Obama Gets Down To Business On First Day

President Barack Obama is freezing all pending federal rules changes left by the Bush administration. He also froze salaries for White House staffers who make more than $100,000 a year. And because of some bungled wording during Tuesday's swearing-in ceremony, Chief Justice John Roberts re-administered the oath to Obama Wednesday.

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RENEE MONTAGNE, host:

This is Morning Edition from NPR News. With Steve Inskeep, I'm Renee Montagne. President Barack Obama has inherited two wars and a recession, and that's why on his first full day in office he met with his military and economic advisors. Mr. Obama's day was a full one, and it was capped off by an encore of his swearing-in ceremony. Also today, he'll reportedly sign an order to close the controversial prison at Guantanamo Bay. NPR's Scott Horsley has more.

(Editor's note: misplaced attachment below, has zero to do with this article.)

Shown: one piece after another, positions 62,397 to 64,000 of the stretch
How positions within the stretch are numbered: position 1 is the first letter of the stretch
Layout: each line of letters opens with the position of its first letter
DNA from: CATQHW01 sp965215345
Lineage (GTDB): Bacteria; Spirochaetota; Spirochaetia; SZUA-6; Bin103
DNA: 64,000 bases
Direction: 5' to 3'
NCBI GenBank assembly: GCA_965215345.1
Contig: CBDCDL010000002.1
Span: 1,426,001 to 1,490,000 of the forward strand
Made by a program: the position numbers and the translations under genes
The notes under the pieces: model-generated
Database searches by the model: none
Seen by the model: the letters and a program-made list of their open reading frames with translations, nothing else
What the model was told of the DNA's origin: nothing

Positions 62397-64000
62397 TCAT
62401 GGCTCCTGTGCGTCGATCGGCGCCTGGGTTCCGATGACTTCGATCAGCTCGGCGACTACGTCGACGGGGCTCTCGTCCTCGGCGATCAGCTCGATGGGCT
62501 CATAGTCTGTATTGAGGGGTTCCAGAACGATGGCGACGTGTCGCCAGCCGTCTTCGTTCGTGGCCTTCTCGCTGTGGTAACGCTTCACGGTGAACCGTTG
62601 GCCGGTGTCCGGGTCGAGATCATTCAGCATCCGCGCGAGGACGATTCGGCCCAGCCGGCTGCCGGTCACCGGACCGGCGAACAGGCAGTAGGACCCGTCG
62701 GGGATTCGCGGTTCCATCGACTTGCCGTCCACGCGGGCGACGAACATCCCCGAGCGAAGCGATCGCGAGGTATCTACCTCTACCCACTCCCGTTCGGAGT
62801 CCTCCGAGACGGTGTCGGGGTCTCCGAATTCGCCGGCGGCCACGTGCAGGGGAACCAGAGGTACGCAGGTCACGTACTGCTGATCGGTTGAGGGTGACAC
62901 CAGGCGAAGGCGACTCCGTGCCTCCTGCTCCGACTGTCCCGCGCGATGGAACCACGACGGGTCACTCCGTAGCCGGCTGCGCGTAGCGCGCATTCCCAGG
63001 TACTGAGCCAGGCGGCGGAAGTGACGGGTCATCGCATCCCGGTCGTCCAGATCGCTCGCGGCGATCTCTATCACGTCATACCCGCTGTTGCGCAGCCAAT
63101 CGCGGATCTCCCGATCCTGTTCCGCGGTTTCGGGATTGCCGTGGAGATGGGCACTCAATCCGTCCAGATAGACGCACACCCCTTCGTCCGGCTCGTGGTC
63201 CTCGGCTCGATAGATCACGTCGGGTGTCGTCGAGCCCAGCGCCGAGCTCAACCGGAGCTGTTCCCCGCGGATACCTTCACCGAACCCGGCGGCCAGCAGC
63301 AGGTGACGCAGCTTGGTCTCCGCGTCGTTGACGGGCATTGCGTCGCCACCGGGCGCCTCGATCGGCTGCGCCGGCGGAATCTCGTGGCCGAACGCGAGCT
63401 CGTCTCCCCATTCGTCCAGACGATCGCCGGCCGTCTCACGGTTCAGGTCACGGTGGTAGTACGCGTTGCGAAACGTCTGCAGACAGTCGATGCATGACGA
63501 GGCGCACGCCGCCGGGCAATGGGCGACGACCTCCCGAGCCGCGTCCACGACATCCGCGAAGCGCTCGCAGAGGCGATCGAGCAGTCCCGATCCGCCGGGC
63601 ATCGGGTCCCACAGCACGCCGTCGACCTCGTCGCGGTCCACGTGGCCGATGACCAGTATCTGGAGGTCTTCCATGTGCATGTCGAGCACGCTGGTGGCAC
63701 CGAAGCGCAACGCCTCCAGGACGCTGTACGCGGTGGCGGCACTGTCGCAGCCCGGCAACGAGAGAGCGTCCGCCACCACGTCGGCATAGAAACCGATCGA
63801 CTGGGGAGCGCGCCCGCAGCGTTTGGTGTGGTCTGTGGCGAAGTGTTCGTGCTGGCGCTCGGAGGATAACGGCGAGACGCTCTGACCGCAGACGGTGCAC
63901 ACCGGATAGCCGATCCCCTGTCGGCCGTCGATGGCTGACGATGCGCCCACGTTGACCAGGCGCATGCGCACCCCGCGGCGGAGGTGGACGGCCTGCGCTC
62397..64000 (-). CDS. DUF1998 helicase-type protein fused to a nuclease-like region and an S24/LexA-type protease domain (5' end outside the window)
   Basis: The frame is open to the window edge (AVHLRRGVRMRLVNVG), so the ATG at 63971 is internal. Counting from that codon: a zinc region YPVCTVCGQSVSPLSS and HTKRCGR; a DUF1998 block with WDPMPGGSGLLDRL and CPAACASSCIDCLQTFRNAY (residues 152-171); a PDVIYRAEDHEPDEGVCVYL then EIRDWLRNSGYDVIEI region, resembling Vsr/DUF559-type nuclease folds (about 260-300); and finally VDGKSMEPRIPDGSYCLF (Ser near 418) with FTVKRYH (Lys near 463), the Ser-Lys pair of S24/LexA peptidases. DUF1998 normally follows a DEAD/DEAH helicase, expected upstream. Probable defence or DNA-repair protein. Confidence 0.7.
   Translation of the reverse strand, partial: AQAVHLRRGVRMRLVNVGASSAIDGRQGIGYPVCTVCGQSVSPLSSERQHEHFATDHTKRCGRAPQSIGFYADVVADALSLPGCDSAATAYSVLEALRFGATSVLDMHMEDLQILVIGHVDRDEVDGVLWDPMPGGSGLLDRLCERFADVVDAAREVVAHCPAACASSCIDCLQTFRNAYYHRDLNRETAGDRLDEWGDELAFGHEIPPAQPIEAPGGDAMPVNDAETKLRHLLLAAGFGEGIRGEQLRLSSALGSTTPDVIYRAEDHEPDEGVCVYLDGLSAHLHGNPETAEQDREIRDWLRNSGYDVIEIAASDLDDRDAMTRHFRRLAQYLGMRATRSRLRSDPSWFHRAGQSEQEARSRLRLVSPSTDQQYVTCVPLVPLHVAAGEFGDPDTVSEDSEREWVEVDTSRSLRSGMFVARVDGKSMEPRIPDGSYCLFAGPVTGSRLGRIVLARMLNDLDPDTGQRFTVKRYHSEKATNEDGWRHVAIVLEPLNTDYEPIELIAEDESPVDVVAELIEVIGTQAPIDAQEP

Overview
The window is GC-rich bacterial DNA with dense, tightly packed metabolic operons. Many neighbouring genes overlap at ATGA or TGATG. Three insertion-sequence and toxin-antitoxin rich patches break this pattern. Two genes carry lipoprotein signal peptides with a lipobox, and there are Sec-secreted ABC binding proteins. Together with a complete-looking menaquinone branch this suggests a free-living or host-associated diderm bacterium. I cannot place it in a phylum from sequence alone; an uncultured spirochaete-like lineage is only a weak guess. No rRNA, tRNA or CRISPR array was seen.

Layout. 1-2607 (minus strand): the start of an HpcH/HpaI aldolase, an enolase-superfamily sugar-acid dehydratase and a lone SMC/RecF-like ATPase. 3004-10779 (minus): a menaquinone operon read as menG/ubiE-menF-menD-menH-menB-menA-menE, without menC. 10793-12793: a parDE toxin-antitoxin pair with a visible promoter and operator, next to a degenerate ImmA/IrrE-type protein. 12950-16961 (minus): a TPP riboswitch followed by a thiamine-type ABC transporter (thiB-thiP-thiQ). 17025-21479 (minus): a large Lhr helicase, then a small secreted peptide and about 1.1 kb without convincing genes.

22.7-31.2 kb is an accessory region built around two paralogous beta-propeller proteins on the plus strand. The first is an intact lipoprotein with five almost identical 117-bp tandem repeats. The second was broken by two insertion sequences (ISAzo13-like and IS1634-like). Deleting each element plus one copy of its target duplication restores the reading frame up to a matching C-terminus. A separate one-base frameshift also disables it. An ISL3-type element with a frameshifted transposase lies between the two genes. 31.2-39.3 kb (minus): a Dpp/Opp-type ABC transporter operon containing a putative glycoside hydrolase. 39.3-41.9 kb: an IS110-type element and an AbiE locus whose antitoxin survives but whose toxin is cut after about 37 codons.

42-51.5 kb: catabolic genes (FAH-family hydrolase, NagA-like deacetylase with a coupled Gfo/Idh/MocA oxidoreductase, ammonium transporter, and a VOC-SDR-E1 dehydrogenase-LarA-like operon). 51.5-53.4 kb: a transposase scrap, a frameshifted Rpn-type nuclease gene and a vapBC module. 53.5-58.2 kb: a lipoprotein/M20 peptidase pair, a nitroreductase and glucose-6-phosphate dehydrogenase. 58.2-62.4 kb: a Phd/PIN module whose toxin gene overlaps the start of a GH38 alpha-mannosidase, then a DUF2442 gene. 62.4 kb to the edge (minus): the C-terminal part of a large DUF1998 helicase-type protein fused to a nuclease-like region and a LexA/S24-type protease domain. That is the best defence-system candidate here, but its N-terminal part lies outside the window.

SCOTT HORSLEY: From the Oval Office to the Situation Room, President Obama is settling in to his new role. He began his day with a few private moments in the Oval Office, reading the note left for him there by President Bush. Later, he met with his military advisors and directed them to do the additional planning needed for troop drawdown in Iraq. Mr. Obama also made phone calls to Middle Eastern leaders, stressing the U.S. commitment to active engagement in pursuit of Arab/Israeli peace. And he squeezed in an ecumenical prayer service where Muslims, Jews, Christians and Hindus stood side by side. Reverend Sharon Watkins delivered the sermon at the prayer service. She gave thanks for a new beginning in Washington, and she marveled at this week's inaugural celebrations.

(Soundbite of prayer service)

Reverend SHARON E. WATKINS (General Minister and President, Christian Church (Disciples of Christ)): Dancing till dawn. What were you thinking?

(Soundbite of laughter)

(Soundbite of applause)